Fri 11th November 2016
A shipwreck becomes visible at very low tide at Llanddwyn Bay in the Menai Strait. It is the remains of the Grampian Castle, an offshore oil industry vessel, which ran aground on 2 March 1987.
Rumor has it that the crew got into difficulty and abandoned ship. In darkness of night they had run into the notorious shifting sandbank at the mouth of the Strait off Newborough.
We filmed our trip at a super low tide when parts of the wreck are visible. The kids loved the glimmering hull and inspecting the special marine life.
It was truly magical…
The vessel was built by Henry Scarr Ltd of Hessle, a Yorkshire town 5 miles west of Kingston upon Hull, in 1956. The available technical specifications stated the vessel was 398 tonnes, and 137 foot long by 28 foot wide and 14 foot depth.
When built it was a fishing trawler called the ‘Boston Seafoam’. It was renamed the ‘Arkinholm’ and ‘Westleigh’. Then it became a pollution control standby vessel for the offshore oil industry, named the ‘Grampian Castle’.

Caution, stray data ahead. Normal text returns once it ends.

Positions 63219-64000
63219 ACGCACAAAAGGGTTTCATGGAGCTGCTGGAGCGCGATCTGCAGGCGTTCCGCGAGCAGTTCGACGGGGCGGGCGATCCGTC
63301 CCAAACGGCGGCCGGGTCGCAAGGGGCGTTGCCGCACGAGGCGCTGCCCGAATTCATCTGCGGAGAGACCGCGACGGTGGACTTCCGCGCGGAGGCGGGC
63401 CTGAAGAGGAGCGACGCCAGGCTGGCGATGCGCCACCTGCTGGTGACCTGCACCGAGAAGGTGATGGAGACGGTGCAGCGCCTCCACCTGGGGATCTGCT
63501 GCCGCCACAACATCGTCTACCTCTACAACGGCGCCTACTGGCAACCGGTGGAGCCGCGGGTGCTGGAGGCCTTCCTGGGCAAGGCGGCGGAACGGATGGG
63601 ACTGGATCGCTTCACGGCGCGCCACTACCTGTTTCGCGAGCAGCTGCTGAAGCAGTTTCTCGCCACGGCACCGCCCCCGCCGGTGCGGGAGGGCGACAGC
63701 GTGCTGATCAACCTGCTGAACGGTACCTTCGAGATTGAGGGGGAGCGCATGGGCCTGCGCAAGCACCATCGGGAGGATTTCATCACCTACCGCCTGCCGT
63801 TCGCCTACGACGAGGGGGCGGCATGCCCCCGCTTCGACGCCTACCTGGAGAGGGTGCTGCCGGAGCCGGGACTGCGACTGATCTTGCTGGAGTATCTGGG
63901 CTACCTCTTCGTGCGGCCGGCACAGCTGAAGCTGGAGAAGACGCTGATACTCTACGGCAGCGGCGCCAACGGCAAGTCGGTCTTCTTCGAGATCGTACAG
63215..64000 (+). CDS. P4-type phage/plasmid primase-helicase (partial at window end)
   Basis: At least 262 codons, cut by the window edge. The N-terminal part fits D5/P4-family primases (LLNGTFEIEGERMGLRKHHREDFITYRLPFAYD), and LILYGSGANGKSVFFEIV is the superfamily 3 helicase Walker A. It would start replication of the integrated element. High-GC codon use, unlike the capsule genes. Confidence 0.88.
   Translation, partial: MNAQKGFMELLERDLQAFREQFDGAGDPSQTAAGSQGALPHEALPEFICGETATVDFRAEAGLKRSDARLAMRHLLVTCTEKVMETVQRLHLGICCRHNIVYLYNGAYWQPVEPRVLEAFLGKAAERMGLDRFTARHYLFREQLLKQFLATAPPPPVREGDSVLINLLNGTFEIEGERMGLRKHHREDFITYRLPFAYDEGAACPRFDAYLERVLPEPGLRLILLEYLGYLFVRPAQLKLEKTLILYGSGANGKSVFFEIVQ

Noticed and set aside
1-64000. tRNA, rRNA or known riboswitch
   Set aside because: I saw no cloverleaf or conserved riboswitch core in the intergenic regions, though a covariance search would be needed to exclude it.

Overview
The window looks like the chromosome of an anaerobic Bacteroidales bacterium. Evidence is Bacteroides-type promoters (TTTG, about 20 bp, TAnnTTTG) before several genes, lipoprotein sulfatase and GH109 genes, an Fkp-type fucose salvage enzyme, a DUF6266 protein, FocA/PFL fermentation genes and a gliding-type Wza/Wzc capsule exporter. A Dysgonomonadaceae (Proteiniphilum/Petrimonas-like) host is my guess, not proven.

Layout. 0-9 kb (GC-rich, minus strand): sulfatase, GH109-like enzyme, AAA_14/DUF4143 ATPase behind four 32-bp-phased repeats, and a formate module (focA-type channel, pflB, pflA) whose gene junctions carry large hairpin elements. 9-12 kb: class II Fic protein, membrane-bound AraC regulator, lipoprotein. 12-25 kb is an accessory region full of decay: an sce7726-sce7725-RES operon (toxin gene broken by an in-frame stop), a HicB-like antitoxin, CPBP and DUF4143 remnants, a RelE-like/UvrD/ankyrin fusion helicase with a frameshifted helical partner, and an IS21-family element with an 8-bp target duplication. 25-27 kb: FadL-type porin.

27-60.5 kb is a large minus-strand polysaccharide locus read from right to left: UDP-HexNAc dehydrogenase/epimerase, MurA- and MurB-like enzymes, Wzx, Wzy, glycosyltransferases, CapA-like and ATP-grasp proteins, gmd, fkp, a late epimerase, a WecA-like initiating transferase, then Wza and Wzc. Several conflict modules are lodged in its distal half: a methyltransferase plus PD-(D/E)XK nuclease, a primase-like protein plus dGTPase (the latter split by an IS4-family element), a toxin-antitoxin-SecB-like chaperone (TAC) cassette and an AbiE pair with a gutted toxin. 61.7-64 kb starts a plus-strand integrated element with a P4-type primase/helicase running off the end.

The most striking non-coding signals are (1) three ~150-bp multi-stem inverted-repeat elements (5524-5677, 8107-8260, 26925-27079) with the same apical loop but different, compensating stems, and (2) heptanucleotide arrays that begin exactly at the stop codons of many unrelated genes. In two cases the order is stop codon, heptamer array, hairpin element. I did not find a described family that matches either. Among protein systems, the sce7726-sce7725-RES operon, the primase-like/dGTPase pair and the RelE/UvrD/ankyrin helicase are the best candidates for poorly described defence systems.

On 2 March 1987, while owned by George Craig & Sons Ltd of Aberdeen it ran aground. On 6 April 1987 it was reported that the wreck had been looted.
In January 1988, it was reported that salvage attempts were to be made by Ansar Shipbreaking of Eastham. However, all salvage attempts were abandoned.
On 24 January 1991, the wreck was struck by a fishing vessel named ‘Saphire’, this vessel was abandoned and later sank.
Book the whole boat for a special trip to spot shipwrecks on the Anglesey coast. Please talk to us to help you make plans as some wrecks are only visible at super low tides.
Book now, go to ‘contact-us‘.